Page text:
Most great movies are great, as their admirers show us, because they contain hidden multitudes. These great movies, they are palimpsests, rich in layered meaning and subtle complexity. “Look again,” we’re told (and tell each other). “There’s even more in there the second time around.” We revisit these great movies over and over, and each time we do, we are amazed to discover in them something new and marvelous, and just when we’re certain the great movie’s many marvels have all been discovered, we find ourselves older, our perspectives another year matured, and the great movie looks, incredibly, even wiser than before; it has actually gotten better. Criticism is to these movies what light is to a prism.
Some Like It Hot is not one of these movies.
Assuming the picture is clear, the volume is turned on, and you don’t hate film, the greatness of Billy Wilder’s Some Like It Hot (1959) will be obvious to you, completely and immediately. That’s it. Love at first sight. Because Some Like It Hot is manifestly wonderful, you will not love it more on a second viewing, and you will not love it more as you get older and wiser. It is the exact opposite of an acquired taste.
“Wilder’s famous last lines are legion, but what makes them so revelatory is what they imply about the characters’ unseen pasts and futures.”
The Roaring Twenties: Into the Past
Hollywood legend Raoul Walsh’s first movie for Warner Bros. is an epoch-spanning tall tale that takes inspiration from the New York City of his childhood and closes out a run of influential gangster films he inaugurated in the silent era.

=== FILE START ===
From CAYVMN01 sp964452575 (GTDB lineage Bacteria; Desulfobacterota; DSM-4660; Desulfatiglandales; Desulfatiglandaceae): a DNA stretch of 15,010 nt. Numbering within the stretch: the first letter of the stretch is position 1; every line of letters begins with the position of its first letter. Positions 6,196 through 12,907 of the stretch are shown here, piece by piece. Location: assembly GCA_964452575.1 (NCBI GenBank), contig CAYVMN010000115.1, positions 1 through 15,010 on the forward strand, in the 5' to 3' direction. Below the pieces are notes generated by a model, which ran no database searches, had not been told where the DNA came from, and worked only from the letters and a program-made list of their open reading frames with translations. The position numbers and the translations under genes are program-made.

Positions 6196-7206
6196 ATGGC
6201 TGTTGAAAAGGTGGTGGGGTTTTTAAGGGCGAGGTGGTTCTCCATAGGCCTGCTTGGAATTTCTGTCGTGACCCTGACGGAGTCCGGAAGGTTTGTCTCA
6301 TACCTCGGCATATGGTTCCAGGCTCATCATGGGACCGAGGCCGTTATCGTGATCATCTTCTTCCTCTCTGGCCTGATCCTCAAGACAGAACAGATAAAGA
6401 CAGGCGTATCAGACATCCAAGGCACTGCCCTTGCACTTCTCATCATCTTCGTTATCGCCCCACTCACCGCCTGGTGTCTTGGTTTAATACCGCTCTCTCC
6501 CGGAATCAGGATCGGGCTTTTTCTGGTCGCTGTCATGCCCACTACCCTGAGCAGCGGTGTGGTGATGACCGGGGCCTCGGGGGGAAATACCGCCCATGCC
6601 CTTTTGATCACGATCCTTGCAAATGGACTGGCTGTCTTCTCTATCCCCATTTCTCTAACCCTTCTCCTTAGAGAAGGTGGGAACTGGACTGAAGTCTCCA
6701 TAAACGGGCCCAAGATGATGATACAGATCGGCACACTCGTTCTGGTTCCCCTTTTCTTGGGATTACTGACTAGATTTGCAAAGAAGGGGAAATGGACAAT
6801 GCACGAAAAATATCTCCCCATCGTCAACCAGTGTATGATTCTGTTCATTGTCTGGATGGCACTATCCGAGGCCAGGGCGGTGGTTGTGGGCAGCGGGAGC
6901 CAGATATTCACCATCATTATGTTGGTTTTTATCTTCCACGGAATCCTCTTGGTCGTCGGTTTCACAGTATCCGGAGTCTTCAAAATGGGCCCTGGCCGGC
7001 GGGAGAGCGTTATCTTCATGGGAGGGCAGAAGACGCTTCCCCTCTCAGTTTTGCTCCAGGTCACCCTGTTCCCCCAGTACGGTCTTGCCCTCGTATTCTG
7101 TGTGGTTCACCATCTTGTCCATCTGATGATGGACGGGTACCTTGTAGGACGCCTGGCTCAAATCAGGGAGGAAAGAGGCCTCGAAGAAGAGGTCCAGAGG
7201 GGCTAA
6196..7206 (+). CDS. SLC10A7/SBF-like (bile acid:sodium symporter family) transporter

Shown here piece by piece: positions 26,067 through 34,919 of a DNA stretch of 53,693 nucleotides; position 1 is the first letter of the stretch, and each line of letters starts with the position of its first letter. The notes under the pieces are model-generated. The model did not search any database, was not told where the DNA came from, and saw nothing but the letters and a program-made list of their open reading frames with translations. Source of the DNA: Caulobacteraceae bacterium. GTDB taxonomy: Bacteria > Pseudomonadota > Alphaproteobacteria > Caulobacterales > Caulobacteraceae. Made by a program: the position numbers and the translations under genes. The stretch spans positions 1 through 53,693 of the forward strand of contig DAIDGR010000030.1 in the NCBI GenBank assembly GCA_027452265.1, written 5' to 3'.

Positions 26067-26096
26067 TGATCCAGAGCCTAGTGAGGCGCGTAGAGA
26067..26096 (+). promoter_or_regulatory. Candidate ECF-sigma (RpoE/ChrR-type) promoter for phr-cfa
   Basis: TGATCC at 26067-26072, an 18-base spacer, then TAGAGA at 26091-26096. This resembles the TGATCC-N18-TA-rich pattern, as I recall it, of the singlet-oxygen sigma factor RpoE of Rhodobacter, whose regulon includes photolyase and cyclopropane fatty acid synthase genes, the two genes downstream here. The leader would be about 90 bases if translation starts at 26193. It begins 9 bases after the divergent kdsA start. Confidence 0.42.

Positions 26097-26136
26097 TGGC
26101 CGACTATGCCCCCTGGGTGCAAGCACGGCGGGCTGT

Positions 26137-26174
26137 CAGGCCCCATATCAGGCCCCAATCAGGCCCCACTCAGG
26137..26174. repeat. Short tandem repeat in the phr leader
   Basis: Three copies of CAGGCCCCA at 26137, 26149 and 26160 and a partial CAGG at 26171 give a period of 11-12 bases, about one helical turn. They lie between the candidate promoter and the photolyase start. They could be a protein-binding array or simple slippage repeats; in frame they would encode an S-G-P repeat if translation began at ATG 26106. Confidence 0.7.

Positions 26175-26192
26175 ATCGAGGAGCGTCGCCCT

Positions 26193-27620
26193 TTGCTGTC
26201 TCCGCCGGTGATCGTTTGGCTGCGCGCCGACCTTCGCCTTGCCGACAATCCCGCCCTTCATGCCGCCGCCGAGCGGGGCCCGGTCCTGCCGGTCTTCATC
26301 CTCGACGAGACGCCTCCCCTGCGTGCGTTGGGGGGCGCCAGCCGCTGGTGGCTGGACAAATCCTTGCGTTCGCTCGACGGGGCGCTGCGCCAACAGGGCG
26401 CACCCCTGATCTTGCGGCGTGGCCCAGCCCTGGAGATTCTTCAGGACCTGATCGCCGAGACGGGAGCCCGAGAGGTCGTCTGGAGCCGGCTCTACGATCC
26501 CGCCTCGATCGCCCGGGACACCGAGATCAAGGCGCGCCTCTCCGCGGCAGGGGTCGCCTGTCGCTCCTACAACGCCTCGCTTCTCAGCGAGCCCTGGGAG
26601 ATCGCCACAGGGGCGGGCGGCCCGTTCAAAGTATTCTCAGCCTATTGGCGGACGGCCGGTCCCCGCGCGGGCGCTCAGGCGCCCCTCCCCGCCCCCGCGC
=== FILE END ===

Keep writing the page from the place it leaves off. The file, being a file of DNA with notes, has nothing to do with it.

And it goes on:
The Heroic Trio / Executioners: To the Power of Three
Combining the influence of the wuxia genre, the Hong Kong New Wave filmmaking of the 1980s, and loony comic-book futurism, these two ass-kicking fantasias are dazzling showcases of female physicality.
Nothing but a Man: What We Can See in Ourselves
Released at the height of the civil rights movement, this deceptively simple tale of a working-class Black man’s search for love and self-worth broke ground with its realism, nuance, and intensity.
Eric Rohmer’s Tales of the Four Seasons: Another Year
Through its echoes, resonances, and intricately branching stories, this cycle of films evokes the feeling that life, like the weather, is based on patterns too complex to ever be fully predictable.
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